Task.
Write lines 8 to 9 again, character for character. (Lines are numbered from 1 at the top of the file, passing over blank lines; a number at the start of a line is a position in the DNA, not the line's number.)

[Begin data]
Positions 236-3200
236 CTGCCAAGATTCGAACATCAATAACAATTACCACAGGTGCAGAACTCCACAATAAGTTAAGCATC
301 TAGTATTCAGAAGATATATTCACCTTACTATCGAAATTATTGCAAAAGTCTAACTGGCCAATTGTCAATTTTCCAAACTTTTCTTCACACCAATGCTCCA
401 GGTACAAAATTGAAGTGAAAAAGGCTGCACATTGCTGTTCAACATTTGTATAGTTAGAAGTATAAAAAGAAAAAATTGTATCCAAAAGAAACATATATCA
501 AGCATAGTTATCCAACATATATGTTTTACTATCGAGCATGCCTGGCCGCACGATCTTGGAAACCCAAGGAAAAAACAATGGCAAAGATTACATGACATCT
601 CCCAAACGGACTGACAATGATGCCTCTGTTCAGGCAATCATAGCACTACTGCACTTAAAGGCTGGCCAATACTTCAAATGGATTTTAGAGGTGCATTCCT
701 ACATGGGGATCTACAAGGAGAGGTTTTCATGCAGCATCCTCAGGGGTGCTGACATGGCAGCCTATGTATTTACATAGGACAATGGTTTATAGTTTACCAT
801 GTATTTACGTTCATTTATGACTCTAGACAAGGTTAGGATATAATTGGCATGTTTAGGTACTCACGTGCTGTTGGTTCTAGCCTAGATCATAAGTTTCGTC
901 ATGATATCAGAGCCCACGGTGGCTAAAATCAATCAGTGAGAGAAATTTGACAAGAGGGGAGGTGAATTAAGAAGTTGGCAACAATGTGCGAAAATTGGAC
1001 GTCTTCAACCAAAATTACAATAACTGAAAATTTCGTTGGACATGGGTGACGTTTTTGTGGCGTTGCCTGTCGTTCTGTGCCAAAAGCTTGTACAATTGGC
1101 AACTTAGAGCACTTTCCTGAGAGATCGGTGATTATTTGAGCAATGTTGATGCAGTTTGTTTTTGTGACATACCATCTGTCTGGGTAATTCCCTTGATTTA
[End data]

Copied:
801 GTATTTACGTTCATTTATGACTCTAGACAAGGTTAGGATATAATTGGCATGTTTAGGTACTCACGTGCTGTTGGTTCTAGCCTAGATCATAAGTTTCGTC
901 ATGATATCAGAGCCCACGGTGGCTAAAATCAATCAGTGAGAGAAATTTGACAAGAGGGGAGGTGAATTAAGAAGTTGGCAACAATGTGCGAAAATTGGAC